Last Thursday, the U.S. Coast Guard confirmed the tragic loss of all five lives of the passengers on the Titan submersible owned by OceanGate diving company, which provides crewed submersibles for tourism, industry, research and exploration. The debris found on Thursday indicates a catastrophic implosion as the cause. The submersible disappeared on June 19, while en route to explore the Titanic shipwreck.
Following the incident, concerns emerged about OceanGate’s liability waiver, which requires passengers to acknowledge the possibility of death three separate times and is anticipated to present legal obstacles for the affected families.
To explain these obstacles, personal injury attorney and firm co-founder Miguel Custodio spoke to Radar Online, “I don’t see much recourse for these families in court.”
Additionally, Miguel observed that the waiver sufficiently warned about the possibility of such a tragedy, complicating potential lawsuits. “But the best defense to this is to demonstrate that the victims were fully warned and aware of the risks they were taking, which the waiver seems to have made clear,” he told the Daily Mail.
“OceanGate’s liability waiver appears to make pretty clear the risks involved, and points out that the vehicle wasn’t certified by anyone and included materials not previously used in submersibles that carry people, which likely refers to the carbon fiber,” said Miguel.
“The waiver could be challenged if it can be found that OceanGate was negligent in the way it was being designed or operated, and that caused the submersible to be lost,” he told Insider.
Miguel emphasized to the New York Post that the passengers were aware the trip could result in a tragedy. “Everyone on board knew this wasn’t a vacation or a sightseeing trip, and the disclaimer appears to have made the risk of death very clear multiple times.”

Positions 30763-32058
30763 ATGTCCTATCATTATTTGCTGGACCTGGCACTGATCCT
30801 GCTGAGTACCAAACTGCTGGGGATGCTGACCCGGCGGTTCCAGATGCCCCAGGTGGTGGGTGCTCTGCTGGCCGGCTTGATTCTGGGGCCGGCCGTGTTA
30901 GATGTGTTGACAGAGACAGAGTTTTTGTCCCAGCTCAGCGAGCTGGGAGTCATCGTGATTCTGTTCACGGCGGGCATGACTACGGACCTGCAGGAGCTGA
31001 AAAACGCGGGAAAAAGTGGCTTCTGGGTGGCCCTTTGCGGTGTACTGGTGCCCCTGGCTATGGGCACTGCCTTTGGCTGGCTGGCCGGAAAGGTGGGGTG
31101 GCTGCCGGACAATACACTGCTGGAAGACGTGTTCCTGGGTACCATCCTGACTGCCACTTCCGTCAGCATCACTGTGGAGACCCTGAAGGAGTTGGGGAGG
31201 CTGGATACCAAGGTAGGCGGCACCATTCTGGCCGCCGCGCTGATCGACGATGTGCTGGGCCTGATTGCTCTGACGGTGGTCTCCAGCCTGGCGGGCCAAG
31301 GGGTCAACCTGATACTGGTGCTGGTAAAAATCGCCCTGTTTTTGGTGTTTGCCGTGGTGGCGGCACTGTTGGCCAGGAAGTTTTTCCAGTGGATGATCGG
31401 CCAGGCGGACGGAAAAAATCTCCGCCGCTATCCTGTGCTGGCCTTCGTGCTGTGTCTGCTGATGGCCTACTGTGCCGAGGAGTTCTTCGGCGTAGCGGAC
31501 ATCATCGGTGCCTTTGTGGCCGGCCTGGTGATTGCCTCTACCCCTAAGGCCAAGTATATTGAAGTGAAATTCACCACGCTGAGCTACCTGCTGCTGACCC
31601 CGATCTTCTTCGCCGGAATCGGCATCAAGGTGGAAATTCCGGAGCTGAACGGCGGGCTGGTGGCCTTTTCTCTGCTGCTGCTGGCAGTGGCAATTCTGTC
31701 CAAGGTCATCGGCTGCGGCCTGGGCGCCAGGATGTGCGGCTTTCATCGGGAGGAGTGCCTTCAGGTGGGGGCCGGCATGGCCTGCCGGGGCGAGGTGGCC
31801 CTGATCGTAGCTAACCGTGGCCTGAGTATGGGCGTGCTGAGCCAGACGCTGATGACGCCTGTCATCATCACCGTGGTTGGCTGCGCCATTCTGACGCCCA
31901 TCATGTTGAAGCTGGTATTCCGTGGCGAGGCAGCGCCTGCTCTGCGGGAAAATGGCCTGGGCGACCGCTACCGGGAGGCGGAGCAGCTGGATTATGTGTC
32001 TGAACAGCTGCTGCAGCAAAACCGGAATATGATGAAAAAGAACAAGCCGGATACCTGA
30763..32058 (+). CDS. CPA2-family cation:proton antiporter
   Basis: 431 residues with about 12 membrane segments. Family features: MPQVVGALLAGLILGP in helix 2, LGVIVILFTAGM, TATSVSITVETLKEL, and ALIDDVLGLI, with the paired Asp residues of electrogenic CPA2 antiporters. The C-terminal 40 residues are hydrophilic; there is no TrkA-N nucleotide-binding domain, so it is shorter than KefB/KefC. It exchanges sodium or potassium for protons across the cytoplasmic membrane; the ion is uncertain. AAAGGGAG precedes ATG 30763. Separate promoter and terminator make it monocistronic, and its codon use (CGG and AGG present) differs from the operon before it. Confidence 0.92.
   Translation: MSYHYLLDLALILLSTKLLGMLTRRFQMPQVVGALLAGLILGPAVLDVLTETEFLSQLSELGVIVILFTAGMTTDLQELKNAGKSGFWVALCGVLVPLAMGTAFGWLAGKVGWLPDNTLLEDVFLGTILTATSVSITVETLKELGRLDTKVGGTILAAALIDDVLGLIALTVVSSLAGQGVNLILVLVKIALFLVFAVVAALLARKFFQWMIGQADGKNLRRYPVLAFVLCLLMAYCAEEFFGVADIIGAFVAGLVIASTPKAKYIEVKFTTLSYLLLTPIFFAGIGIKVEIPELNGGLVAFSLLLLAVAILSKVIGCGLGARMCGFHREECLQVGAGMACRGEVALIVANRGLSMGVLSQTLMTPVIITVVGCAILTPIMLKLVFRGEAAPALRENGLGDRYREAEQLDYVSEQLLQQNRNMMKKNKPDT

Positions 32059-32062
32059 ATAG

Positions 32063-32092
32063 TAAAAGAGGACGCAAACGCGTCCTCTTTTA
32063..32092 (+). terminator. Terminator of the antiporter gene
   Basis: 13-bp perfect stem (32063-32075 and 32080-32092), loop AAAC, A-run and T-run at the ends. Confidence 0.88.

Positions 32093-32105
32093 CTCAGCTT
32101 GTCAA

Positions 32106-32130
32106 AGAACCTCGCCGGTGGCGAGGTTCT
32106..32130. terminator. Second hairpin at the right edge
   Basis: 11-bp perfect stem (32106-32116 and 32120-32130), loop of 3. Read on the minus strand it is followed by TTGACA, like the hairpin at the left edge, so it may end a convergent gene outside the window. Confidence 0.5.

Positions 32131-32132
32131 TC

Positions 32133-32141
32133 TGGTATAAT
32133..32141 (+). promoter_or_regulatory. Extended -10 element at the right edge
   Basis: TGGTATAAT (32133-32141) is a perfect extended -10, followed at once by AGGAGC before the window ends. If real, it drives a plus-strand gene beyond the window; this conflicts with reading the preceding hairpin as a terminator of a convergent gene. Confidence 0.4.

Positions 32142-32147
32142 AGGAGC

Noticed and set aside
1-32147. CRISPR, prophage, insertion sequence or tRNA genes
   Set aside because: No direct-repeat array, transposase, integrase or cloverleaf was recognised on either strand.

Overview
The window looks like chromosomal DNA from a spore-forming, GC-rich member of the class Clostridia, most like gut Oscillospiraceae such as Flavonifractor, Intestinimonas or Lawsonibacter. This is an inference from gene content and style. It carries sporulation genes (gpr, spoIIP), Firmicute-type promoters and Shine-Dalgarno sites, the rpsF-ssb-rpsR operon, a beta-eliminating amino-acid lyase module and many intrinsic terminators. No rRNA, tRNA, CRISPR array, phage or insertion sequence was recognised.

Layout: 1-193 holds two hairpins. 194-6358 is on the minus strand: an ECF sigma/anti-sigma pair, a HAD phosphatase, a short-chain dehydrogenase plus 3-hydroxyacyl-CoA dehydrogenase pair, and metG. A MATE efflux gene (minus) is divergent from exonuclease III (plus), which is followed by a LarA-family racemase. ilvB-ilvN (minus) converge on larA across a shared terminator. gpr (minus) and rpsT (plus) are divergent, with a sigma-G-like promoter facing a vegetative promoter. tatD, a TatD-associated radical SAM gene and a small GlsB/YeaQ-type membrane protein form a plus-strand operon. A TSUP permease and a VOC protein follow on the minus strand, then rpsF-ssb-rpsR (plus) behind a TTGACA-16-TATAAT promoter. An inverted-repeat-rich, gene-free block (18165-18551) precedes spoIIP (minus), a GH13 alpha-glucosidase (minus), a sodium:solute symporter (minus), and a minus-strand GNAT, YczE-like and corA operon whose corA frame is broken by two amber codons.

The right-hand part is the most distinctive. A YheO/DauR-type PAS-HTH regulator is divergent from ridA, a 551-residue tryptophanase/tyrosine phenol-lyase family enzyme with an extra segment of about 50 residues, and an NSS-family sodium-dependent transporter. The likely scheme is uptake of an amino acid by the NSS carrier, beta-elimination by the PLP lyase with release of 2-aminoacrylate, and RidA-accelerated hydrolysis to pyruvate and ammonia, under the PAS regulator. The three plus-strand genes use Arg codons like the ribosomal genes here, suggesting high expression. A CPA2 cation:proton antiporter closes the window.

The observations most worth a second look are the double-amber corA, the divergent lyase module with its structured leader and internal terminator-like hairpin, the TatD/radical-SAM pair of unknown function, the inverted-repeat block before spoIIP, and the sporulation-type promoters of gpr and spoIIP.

“’The price-tag itself is a clear indication that this is something big and serious. The trip itself was dangerous and there was a real possibility that things could go wrong,” Miguel told the Daily Mail.
In addition to the waiver, the registration location of the Titan is pivotal in potential legal proceedings.
“The Bahamas is a very popular place for vessels of all kinds to be registered in. In this case, it’s a matter of forum shopping – looking for a nation where the courts are considered more favorable to the businesses registered there. Companies know that distance itself also presents a hurdle to the average person who, say, gets injured on a cruise ship. How many people have the means to hire representation in the Bahamas?” Miguel told the Daily Mail.
“That’s where this case could be different,” he added. “The passengers were people of significant means: Two billionaires whose heirs have significantly more resources than OceanGate. And let’s not overlook a man France considered a national intellectual treasure. So they can fight hard, if they choose to.”
“Even if they win a lawsuit against OceanGate, what could they really get? It’s doubtful OceanGate had much liability insurance, because any high-risk insurer would have required certification and an independent review before signing off,” added Miguel.
He predicted that OceanGate will shut down following this disaster. “This tragedy likely also spells the end for OceanGate, which might be the only solace these families may find.”